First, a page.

An A-Z Guide To The Search For Plato's Atlantis

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Timaeus (Dialogue)

Timaeus is the title of one of the two Atlantis Dialogues of Plato, named after one of the participants. In it we encounter the first clear reference to Atlantis. The dialogue is usually seen as a continuation of The Republic.  The first Latin translation of Timaeus comes from Cicero in the first century BC(b), but unfortunately from the point of view of Atlantology, he only translated 27d-47b, just missing the Atlantis passages. One of the most influential Latin translations came from Chalcidius in the 4th century AD. However, it fell to the 15th century Marsilio Ficino to produce the first translation of Plato’s complete works(c).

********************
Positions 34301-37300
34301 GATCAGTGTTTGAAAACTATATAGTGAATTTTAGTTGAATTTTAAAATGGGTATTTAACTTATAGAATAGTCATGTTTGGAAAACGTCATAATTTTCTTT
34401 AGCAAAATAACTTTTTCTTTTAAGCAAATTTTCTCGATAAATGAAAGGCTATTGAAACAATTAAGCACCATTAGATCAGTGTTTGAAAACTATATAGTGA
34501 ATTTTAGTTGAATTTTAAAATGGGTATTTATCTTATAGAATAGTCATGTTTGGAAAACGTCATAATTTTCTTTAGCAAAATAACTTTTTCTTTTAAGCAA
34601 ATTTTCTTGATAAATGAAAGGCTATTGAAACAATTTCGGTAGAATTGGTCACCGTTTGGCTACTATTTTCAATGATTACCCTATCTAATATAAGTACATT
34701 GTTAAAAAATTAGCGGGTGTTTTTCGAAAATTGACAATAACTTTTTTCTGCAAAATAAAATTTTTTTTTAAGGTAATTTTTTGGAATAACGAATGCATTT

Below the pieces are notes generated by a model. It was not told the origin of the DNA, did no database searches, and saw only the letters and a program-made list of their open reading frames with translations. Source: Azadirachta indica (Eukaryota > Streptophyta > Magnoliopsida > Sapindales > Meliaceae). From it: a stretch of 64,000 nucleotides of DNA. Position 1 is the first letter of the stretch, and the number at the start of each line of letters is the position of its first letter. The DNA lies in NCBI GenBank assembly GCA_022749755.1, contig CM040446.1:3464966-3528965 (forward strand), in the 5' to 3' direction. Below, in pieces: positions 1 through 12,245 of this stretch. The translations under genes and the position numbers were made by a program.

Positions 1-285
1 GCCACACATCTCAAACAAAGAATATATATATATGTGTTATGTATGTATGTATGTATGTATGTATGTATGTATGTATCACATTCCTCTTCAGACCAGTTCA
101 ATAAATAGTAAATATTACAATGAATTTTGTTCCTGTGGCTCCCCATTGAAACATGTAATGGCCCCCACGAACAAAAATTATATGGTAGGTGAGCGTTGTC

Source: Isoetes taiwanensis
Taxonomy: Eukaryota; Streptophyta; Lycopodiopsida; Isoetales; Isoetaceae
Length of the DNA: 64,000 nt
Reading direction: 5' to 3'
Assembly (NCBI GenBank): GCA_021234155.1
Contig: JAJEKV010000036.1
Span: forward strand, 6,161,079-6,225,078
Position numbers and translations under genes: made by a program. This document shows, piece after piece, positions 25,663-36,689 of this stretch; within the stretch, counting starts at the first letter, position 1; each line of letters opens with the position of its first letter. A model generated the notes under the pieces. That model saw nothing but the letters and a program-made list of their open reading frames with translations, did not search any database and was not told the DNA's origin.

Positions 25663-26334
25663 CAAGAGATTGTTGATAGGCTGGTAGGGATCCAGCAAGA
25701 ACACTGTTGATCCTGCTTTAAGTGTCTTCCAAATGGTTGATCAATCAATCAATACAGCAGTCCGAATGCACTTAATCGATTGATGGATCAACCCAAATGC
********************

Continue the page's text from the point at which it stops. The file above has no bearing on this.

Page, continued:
Some claim that Timaeus is the only character used by Plato that does not appear to have actually existed in ancient Greece. However, it is more generally accepted that the Timaeus in the Dialogues was based on a real astronomer and mathematician known as Timaeus of Locri, who was a Pythagorean philosopher who formed his own Pythagorean School in Locri in Southern Italy when the School in Croton was forced to close. Timaeus is said to have been around 70 at the time that the Dialogues were written.

What is at issue is the actual authorship of Plato’s Timaeus, such as by Hermippus of Smyrna (3rd cent. BC) who claimed that Plato copied his text from the philosopher Philolaus. This suggestion has been debated until modern times(a).

(a) https://plato.stanford.edu/entries/philolaus/

(b) See: https://atlantipedia.ie/samples/archive-2559/

(c) See: https://atlantipedia.ie/samples/archive-2560/